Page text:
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Symptoms, Causes and Effects of Chronic Depression

Scared Teenage Girl Sitting In Bedroom

Everyone gets depressed at some point in their life. You may feel blue and down in the dumps. Or you may feel listless and exhausted. That’s a normal part of life, even if it affects your appetite or sleep to a certain degree. These feelings are temporary for most people.

But chronic, long-term depression is a different animal altogether. Chronic depression can be triggered by any number of negative life events, such as the sudden loss of a loved one, a serious injury, loss of a job, or even aging. The American Psychiatric Association has identified the most common symptoms of clinical depression. They include:

  • Persistent feelings of sadness or depressed mood
  • Loss of interest in activities that they once enjoyed like hobbies, sports, and social activities
  • Significant changes in appetite resulting in weight loss or gain
  • Insomnia or sleeping too much
  • Fatigue, listlessness, and lack of energy
  • Restless and nervous behavior, such as pacing or fidgeting
  • Slowing of speech and movement
  • Feelings of worthlessness or guilt
  • Impaired thinking, concentration, and decision-making ability
  • Persistent thoughts of death and suicide
  • Headaches and other aches and pains

For a diagnosis of depression to be made, five or more of these symptoms must continue for a period of at least two weeks. The APA further states that depression affects 1 in 10 people each year, usually first appearing in the late teens into the mid-twenties, but depression can occur at any age. Women are more prone to depression than men, with as many as one-third experiencing serious depression at some time in their lives.

Depression is caused by an imbalance of chemicals in the brain, most often by a lack of serotonin. Genetics can also play a role. Medical conditions such as a thyroid problem, brain injury, and vitamin deficiency can create symptoms similar to depression and must be ruled out as a cause.

Physiological Effects of Chronic Depression

Sad man

Depression doesn’t just affect the mind. Left untreated, it can lead to a number of serious physical conditions and diseases. Many of these are the result of harmful behaviors that can be brought on by depression including smoking, drug or alcohol abuse, sleep disruptions and lack of exercise.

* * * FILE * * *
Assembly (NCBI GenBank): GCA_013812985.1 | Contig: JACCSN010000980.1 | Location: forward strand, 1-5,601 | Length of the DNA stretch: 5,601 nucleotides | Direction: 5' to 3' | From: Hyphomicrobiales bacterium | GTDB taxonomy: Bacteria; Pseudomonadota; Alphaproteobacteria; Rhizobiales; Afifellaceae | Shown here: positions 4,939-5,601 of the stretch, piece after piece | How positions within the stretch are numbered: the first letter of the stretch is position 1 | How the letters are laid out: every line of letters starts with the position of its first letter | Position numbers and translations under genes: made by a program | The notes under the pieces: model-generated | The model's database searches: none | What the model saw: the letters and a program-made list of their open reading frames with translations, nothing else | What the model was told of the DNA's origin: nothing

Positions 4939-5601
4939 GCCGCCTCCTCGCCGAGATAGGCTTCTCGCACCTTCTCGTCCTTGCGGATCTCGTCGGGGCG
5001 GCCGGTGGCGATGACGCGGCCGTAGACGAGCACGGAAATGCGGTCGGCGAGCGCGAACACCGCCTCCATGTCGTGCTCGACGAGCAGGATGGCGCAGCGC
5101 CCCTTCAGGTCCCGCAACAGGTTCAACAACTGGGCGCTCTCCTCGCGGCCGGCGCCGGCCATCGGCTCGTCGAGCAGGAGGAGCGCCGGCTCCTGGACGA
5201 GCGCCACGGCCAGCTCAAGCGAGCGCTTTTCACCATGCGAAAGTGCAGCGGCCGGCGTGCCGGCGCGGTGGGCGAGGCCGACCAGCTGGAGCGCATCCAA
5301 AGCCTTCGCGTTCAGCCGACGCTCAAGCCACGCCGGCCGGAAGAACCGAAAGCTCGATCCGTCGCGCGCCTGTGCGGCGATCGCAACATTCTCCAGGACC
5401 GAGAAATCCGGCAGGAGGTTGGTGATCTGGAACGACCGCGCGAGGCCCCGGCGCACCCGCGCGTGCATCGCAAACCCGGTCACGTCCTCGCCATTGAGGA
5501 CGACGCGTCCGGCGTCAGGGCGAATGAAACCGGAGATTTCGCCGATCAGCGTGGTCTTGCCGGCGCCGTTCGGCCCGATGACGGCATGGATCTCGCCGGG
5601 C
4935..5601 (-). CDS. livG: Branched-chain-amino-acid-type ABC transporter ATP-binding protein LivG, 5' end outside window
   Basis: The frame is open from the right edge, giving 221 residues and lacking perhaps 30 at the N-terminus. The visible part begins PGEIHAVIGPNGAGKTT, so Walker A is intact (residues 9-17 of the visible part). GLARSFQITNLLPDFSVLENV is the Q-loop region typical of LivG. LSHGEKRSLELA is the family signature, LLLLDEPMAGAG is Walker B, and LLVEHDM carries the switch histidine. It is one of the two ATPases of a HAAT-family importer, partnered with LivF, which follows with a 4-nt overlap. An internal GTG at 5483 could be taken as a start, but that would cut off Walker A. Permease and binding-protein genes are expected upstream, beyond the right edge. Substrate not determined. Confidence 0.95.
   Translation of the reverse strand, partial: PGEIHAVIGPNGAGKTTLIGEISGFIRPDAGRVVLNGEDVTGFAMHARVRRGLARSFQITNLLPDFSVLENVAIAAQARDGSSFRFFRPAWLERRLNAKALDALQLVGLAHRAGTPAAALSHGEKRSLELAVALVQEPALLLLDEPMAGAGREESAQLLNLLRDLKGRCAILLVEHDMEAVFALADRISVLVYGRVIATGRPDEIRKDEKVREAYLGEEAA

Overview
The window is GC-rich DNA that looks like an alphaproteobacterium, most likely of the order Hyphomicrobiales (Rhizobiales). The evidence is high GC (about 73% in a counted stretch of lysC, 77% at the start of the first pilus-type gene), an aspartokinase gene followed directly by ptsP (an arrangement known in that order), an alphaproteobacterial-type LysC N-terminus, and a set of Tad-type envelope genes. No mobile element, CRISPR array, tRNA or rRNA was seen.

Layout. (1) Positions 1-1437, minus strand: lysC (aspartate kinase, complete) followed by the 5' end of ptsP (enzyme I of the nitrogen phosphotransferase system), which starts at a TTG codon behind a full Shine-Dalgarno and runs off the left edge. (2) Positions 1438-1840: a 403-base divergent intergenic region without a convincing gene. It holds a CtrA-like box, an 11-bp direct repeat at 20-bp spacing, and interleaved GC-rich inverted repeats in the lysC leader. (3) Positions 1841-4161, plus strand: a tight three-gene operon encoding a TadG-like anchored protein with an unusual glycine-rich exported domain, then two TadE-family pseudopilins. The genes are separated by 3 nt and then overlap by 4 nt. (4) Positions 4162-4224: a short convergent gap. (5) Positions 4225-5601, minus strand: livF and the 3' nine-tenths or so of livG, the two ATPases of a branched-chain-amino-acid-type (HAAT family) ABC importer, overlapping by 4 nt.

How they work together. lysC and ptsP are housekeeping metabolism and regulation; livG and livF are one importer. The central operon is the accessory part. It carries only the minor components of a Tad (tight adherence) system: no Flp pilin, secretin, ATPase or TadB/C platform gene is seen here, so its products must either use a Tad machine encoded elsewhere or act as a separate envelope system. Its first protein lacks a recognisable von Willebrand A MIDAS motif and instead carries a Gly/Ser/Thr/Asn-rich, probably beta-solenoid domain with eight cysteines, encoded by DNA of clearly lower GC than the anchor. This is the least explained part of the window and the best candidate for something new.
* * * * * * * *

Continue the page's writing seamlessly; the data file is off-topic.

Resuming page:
With all the health problems associated with those behaviors, excessive drinking can itself cause depression, leading to more drinking in a vicious cycle.

Additionally, chronic depression has been shown to weaken the immune system, making the sufferer more susceptible to illness. Vaccinations are less effective when depression is present. A person with depression is at a greater risk for a host of diseases and conditions including:

  • Heart attacks and coronary artery disease
  • Parkinson’s disease
  • Lupus and multiple sclerosis
  • Strokes
  • Cancer
  • Diabetes
  • Arthritis
  • Kidney diseases
  • HIV and AIDS

Depression has a debilitating effect on the entire body, mentally and physically. It is very likely to lapse into a serious physical condition if left untreated. Unfortunately, chronic depression often goes undiagnosed due to the stigma attached to it. Many people still view depression as a sign of weakness rather than the treatable illness that it is, and decline to seek treatment.

Getting Treatment for Depression

Getting treatment for depression will not only make you feel better, it will improve your overall health. Psychotherapy, support groups, and antidepressant medications are very effective at combatting the symptoms of depression. Regular exercise, a healthy diet and dietary supplements can also make a world of difference. Professional guidance is essential. If any of the above sounds like you, give us a call today for a private consultation. It’s always confidential, and it will change your life.


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